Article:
611. Is not the common origin of the intellectual principle of living beings a consecration of
the doctrine of the metempsychosis?
"Two things may have the same origin, and yet not resemble one another at a later period.
Who could recognise the tree, with its leaves, flowers, and fruit, in the shapeless germ
contained in the seed from which it has issued ? From the moment when the principle of
intelligence has reached the necessary degree of development for becoming spirit, and for
entering upon the human phase, it has no longer any connection with its primitive state, and is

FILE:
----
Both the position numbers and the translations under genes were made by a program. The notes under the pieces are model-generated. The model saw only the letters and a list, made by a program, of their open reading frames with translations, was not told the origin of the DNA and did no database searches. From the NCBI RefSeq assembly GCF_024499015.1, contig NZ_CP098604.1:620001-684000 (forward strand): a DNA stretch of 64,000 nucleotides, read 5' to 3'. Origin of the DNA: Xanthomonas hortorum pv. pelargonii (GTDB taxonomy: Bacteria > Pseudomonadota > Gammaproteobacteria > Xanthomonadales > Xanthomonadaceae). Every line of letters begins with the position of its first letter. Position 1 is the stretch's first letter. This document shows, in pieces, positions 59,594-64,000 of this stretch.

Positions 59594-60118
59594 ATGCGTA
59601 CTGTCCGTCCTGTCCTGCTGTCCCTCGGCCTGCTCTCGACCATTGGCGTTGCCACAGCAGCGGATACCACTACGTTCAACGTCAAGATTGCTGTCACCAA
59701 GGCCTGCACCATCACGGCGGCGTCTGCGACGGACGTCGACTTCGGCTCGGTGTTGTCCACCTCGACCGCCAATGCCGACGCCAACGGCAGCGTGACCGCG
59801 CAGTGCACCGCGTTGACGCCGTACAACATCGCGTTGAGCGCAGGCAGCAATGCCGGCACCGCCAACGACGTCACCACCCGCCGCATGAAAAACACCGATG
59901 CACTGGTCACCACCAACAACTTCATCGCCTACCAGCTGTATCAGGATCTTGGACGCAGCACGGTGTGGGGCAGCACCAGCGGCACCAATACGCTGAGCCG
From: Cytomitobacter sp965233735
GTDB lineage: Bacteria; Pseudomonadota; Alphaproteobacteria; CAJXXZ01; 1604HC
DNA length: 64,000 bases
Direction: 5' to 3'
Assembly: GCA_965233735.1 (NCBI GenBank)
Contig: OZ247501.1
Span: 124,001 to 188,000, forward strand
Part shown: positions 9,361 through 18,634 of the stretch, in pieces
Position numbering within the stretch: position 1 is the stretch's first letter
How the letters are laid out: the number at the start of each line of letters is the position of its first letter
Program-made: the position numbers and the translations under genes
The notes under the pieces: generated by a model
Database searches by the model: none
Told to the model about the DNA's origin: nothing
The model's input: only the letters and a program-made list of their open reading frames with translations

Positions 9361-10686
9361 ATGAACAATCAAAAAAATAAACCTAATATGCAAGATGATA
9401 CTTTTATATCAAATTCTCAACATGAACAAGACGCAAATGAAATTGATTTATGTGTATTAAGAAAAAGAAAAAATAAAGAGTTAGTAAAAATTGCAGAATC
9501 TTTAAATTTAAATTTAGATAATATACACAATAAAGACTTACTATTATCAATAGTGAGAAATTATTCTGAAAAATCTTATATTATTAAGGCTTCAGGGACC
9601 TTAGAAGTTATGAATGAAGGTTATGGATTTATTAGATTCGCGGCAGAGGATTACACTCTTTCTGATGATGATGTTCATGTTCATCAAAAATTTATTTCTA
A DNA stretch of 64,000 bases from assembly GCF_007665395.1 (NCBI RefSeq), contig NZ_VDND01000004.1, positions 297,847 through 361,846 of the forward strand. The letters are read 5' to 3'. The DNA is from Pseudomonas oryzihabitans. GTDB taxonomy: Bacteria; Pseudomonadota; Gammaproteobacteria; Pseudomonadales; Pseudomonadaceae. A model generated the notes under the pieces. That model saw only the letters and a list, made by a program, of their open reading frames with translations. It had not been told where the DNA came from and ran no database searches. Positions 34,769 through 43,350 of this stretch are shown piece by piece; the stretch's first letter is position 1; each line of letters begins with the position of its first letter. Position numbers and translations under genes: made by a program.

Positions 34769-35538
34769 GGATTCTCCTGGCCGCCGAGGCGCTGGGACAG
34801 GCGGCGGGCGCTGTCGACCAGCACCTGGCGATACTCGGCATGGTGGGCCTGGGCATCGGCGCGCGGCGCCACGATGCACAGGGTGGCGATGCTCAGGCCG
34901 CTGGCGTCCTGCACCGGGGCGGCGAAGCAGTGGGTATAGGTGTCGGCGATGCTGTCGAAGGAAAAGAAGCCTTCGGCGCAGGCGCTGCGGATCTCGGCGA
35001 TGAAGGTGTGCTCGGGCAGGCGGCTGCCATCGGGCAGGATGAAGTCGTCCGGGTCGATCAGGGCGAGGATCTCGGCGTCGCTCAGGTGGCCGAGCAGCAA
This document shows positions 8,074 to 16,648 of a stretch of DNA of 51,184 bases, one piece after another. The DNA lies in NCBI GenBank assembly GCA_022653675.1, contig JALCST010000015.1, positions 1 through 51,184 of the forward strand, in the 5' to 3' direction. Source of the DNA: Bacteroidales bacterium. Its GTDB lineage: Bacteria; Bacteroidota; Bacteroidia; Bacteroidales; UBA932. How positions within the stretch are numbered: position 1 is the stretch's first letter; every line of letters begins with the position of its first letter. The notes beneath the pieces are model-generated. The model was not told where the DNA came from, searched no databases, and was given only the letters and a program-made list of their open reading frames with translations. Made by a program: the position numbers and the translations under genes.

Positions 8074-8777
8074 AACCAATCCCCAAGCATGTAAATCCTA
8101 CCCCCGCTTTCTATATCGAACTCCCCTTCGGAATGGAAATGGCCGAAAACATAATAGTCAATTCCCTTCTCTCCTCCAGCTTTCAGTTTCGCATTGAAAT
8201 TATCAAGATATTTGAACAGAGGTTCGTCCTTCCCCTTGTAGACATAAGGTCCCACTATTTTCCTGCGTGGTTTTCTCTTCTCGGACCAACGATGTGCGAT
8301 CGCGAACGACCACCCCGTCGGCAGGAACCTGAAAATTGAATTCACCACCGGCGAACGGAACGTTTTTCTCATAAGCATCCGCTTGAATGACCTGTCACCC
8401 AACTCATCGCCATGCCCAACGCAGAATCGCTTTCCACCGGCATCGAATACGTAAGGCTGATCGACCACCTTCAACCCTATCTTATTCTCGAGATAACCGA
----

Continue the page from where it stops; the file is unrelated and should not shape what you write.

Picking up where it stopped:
no more the soul of the beasts than the tree is the seed. In man, there is no longer anything of
the animal but his body, and the passions which are the joint product of his body and of the
instinct of self-preservation inherent in matter. It cannot, there-fore, be said that such and
such a man is the incarnation of such and such an animal; and consequently the doctrine of
the metempsychosis, as commonly understood, is not true."